POTCHEFSTROOM : India and England will lock horns in a tantalizing final of the inaugural ICC Under-19 Women’s T20 World Cup in Potchefstroom on Sunday, to bring down the curtain on a thrilling first edition of the event in South Africa.
After a groundbreaking month in the Rainbow Nation, which saw emerging nations take their place at cricket's newest top table, the event has delivered a fitting finale between two well-matched sides.
They took contrasting paths in their respective semi-finals, but both will be fully aware that a significant slice of history now beckons for the team that can deliver one more telling performance on Sunday.
India played perhaps, their most clinical cricket in dismantling New Zealand by eight wickets in the first semi-final, with wickets for Parshavi Chopra, fine fielding and yet more runs for the red-hot Shweta Sehrawat at the top of the order.
Skipper, Shafali Verma, will ask for a repeat of that dosage in the final because that will certainly give India a sincere shot at glory. Standing in their way, however, is the only unbeaten team left in the competition.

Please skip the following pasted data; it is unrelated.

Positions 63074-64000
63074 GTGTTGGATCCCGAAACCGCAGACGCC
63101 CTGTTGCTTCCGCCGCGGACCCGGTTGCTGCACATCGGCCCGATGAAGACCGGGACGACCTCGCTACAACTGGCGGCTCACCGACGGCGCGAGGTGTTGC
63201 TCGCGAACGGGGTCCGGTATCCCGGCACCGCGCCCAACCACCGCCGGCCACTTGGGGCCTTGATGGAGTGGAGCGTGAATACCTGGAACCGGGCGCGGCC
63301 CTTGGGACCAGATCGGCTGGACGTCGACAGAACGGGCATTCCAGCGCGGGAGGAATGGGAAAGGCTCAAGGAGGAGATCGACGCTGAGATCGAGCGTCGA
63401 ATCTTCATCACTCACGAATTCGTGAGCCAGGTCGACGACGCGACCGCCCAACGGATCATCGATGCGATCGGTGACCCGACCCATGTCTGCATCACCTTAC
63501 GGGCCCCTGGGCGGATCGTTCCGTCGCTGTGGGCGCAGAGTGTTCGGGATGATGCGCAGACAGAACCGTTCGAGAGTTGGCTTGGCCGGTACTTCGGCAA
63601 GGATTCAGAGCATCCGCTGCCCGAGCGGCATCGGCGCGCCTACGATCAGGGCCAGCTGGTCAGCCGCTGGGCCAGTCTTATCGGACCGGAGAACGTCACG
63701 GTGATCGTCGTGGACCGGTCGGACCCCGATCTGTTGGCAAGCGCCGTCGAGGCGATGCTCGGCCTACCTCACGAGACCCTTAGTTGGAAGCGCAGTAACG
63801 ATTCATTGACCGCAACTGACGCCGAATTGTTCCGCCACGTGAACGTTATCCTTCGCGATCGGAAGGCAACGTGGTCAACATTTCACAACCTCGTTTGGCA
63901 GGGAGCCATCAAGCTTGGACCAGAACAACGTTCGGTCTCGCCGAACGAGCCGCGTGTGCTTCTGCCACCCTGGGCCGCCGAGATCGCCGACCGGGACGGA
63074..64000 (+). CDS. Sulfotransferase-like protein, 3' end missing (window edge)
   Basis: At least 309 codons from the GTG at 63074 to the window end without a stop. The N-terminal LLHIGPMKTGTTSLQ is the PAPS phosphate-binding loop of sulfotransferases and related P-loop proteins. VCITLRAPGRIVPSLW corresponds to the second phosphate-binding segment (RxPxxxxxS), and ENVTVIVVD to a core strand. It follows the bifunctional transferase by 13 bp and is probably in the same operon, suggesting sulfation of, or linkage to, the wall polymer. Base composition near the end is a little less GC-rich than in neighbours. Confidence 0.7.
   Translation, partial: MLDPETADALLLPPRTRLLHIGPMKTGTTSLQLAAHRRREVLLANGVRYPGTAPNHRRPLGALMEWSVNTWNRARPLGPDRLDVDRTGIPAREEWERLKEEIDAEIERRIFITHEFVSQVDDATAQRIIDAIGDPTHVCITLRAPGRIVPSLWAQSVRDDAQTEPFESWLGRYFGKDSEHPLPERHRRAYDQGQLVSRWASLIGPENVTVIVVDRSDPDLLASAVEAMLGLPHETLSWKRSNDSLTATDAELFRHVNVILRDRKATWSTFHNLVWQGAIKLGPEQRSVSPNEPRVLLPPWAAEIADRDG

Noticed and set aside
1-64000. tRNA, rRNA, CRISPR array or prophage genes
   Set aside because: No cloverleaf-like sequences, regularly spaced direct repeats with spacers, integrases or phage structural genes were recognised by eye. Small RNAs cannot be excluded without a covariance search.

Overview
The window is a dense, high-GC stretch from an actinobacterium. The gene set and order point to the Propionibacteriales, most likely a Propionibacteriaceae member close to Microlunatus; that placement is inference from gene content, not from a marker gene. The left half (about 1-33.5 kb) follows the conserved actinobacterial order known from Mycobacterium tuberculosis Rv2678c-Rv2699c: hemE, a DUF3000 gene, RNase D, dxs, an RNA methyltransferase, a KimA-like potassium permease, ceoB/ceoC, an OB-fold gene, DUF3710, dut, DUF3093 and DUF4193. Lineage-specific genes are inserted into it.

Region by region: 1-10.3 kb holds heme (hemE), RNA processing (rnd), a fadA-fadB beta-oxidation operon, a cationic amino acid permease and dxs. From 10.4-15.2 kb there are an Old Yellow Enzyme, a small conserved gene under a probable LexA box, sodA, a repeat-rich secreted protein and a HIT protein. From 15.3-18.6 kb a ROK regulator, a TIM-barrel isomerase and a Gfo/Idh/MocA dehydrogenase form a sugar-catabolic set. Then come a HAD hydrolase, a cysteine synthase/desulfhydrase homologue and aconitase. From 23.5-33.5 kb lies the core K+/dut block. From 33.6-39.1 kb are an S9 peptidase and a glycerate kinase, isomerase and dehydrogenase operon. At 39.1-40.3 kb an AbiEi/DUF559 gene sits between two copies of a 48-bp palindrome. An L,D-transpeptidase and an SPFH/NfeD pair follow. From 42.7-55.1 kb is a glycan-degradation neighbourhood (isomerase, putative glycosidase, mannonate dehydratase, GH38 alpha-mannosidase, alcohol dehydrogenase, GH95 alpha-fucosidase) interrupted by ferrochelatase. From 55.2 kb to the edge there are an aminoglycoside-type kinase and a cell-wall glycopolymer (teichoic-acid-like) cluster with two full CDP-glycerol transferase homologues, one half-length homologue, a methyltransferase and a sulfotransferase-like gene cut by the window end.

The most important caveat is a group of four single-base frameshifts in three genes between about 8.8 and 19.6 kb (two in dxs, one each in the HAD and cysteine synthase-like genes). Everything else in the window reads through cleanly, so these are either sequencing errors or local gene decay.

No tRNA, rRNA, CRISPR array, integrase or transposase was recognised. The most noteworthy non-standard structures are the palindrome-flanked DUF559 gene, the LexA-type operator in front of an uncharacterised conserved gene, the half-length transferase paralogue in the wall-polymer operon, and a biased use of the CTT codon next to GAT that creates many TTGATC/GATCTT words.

England had to draw on all their reserves of fortitude to outlast Australia in a cliffhanger of a second semi-final, eventually prevailing by three precious runs. Captain, Grace Scrivens, had the final say as she took the final Aussie wicket amidst unbearable tension.
England’s batters had produced their tamest display of the tournament, but this is a well-drilled side across all disciplines. Only once in this World Cup have England conceded more than 100, and that was 103 against Pakistan.
They are miserly and measured when they need to be, and there is plenty of variety to test India’s top-order. England will be fully aware that the powerful Richa Ghosh has been waiting to truly express herself in this competition, and she would love nothing more than to do that in the final.
Both teams have quality spin to call upon, especially on a surface that has been taking more and more turn as the tournament has worn on. Hannah Baker was at it again in the semi, snapping up three scalps to heap the pressure on Australia.
Chopra and Mannat Kashyap have been just as mesmeric for India, and the contest may well come down to which set of slow bowlers settles into their work best.